As soon as you announce you're getting married, advice flies at you from all over the place. People who have, until that point, shown close to zero interest in either you or the whole concept of weddings suddenly become experts on both and lose any and all ability to keep their opinions to themselves. You get so much advice that a lot of it just blurs into noise while you smile through gritted teeth and think of all the cookies you can't eat if the dress is actually going to fit you. But some of it sticks, and not just because you follow it. There's always at least one thing that someone says that makes you think, "No way, not me." In my case, it was, "You need to take your time with this — don't rush it." Well, thanks, actually, but that's just wrong.
I planned and pulled off my wedding in just under three months and that, according to a lot of people I knew, was either pure madness or downright badness. Just slow down, I was told more than once. I got plenty of warnings that I would regret it along with several interpretations of "the whole thing will be a mess." Wrong, wrong, and wrong again. I had no intention of spending weeks weighing up chair back covers or pondering cake design. We knew what we wanted, and when we were ready to go, we sprang into action and everything ended happily ever after.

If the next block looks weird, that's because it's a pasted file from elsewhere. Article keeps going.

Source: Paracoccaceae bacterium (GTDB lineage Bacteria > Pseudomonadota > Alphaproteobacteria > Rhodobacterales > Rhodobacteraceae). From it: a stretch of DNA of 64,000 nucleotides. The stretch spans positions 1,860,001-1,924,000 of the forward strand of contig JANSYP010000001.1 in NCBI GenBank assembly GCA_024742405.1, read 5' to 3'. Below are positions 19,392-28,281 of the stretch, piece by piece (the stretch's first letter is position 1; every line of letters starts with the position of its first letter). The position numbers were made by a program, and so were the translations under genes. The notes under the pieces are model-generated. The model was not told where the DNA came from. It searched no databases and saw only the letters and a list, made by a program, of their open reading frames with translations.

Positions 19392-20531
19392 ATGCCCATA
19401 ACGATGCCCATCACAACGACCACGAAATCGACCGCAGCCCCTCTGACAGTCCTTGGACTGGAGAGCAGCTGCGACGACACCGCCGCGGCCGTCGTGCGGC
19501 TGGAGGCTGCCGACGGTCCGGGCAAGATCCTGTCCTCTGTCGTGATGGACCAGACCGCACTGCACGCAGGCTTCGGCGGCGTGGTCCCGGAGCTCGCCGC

I pulled off my wedding in just under three months and that, according to a lot of people I knew, was either pure madness or downright badness.
It's not that we had to get married in a rush, but the idea of months, if not years, of talking about tiaras, flowers, and wedding photographs just isn't me. I was lucky, too, because we could afford what we wanted when we wanted it. So when we worked out that we were ready to get married, we just got on with it. Looking back, I realized that took some confidence. There's nothing like advice, even bad advice, to make you doubt yourself.
I was told that I'd end up with a hodgepodge of a wedding because I wasn't taking enough time to taste endless menus, try countless wines, or try on hundreds of dresses. It just wasn't true. I was in my 30s and I'd had enough time to think about weddings to know how my dream day would be. I wanted good food, no waiting around for photographs, bunting and pretty flowers, and everyone wearing things they were comfortable in. I would have found looking at other options and considering other possibilities too confusing. There are so many ways to do a wedding that I really believe that unless you go in with a clear vision of how yours should be, too long planning it could be the end of any hope that it will come out how you want it.
Because you know what you want your wedding to be. You don't need to spend months comparing wedding favors or weighing up the pros and cons of different bridesmaid dresses. You have the dream in your heart and you just need to live it. OK, that dream might be spreadsheets of 98 menu options that need careful deliberation, and if that's the case, then love every second of it. But the idea that a wedding can't be spontaneous, can't just happen, can't come together in a short space of time and work, is just plain, well, wrong. My advice to you: don't worry about weighing up the options. Go with your heart and don't think that if you've not been sweating over name cards for two years that the whole event will be a failure. Your dream wedding is just that — yours. And, let's face it, if you take too long planning it, then you just give far too many people too much time to come up with even more bad advice.